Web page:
Patients randomised to lavage receive at least 3L of body-temperature, until return of clear fluid. A passive drainage is placed in the pelvis for at least 24 h, and antibiotics are continued postoperatively according to local guidelines.

Patients randomised to Hartmann's Procedure are converted to open surgery followed by resection of the inflamed part of the colon and a diverting colostomy. A passive drainage is placed in the pelvis for at least 24 h, and antibiotics are continued postoperatively according to local guidelines (Figure 1).
Figure 1

Inclusion: Flow-chart.

All surgical specimens undergo histological examination. If the histological findings verify a pathogenesis other than diverticulitis, the patient will be excluded.


All follow-ups include haemoglobin, C-reactive protein, leukocyte count, presence of a stoma, re-admittance/s, re-operation/s. Clinical follow-up after discharge is scheduled at a minimum of 6-12 weeks, 6 months and 12 months. Patients randomised to the HP with planned stoma reversal are scheduled to have a follow-up at least 6-12 weeks following this procedure, regardless of the earlier follow-up plan from the primary operation. All patients undergo colonoscopy, computer tomography colonography or double contrast barium enema, within 12 months.

Health Related Quality of Life

All patients are asked to fill out a quality of life form on the day of discharge, 6 months and 12 months. This form includes parts of EQ5D, SF 36 [20] EORTC-C30 [17] and -CR38 [21]. The questions are focusing on bowel symptoms, stoma care, activities of daily living, health economic status and bowel related episodes requiring re-admittance or re-operation.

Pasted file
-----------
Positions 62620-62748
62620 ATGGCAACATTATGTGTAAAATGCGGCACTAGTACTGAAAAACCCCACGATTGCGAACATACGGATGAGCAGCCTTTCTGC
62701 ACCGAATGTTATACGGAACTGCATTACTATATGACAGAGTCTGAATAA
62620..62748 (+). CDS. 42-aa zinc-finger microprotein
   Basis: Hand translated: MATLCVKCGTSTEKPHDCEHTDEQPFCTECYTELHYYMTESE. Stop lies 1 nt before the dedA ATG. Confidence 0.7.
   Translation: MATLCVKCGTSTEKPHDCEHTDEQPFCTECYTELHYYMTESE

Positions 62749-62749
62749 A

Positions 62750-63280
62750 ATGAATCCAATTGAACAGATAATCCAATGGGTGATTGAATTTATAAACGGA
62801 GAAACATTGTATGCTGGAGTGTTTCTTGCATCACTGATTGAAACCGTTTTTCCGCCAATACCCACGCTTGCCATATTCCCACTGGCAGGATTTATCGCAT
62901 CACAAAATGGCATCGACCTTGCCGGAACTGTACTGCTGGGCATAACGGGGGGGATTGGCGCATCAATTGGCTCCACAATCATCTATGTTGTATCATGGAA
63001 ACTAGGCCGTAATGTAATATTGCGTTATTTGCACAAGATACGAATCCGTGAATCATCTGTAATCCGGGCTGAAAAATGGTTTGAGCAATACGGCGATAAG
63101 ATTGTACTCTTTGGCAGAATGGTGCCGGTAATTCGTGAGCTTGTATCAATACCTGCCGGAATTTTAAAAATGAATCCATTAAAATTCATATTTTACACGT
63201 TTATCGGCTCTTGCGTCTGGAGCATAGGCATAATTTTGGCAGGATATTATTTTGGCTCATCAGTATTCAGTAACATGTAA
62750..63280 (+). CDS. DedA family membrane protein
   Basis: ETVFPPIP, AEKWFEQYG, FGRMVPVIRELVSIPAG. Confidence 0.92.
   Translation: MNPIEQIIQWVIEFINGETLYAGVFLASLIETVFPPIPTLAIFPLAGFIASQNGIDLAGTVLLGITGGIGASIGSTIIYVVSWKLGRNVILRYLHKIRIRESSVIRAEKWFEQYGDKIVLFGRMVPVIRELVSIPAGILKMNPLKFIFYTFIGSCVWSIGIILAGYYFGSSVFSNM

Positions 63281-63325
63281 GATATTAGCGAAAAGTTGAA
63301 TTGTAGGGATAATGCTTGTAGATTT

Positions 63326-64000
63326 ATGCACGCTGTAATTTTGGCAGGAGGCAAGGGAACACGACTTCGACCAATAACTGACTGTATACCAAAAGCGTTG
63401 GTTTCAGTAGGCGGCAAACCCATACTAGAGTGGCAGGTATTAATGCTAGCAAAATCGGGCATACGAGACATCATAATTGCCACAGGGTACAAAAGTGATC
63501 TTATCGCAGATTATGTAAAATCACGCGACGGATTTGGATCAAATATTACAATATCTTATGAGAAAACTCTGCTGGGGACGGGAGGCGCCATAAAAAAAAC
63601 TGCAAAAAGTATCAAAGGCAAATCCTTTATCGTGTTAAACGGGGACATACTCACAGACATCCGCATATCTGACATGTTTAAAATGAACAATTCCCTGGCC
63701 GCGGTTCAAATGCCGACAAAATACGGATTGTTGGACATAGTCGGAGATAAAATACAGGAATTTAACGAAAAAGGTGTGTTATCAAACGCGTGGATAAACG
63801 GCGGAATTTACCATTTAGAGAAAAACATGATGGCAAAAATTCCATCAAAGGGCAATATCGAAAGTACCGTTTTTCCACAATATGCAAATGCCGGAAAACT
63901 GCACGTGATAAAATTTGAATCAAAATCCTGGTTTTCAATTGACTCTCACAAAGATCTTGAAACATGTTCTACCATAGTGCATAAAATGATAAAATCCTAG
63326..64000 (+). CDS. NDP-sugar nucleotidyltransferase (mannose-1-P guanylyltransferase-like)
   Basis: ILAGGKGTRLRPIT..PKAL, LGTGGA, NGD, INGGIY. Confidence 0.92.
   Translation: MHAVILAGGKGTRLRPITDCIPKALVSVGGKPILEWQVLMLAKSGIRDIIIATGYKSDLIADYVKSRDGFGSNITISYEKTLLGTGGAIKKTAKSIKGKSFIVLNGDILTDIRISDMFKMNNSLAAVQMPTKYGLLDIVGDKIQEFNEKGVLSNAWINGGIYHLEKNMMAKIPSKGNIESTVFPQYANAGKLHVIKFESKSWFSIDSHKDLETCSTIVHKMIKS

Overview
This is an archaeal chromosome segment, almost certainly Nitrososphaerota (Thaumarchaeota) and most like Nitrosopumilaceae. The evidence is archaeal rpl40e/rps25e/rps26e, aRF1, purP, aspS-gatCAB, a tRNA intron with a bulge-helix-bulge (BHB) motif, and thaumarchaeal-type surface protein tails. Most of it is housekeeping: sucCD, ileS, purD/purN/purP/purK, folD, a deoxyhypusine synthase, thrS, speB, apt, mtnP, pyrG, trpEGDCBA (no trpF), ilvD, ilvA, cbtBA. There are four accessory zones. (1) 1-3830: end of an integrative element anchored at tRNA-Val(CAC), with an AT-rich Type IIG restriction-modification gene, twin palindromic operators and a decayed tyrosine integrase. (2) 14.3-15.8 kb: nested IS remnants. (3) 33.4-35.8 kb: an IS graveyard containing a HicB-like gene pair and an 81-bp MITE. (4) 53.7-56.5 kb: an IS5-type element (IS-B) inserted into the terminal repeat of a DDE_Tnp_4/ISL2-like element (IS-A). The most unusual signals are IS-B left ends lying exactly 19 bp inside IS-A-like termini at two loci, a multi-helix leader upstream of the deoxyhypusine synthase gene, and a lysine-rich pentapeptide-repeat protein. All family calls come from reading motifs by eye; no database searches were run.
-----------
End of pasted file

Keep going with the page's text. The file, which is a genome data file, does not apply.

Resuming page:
Health Economics Assessment

A health economic analysis will be performed based on the information collected in the clinical record forms (CRF), based on the model presented by Björholt et al [22]. The model will be used in combination with sensitivity calculations to ascertain robust results.

Data Collecting and Monitoring

The surgeon will fill out the CRF for the operation, and at each follow-up. The hospitalisation CRF is filled out by a nurse. Quality of life forms are filled out by the patient at discharge and at each follow-up. All CRFs and quality of life forms are returned to the trial coordinating centre at Sahlgrenska University Hospital, SSORG. All data from CRFs and quality of life forms are stored on a server, and kept within the Sahlgrenska University Hospital database. Only the principal investigator and the deputy principal investigator can by mutual consent extract data for analysis.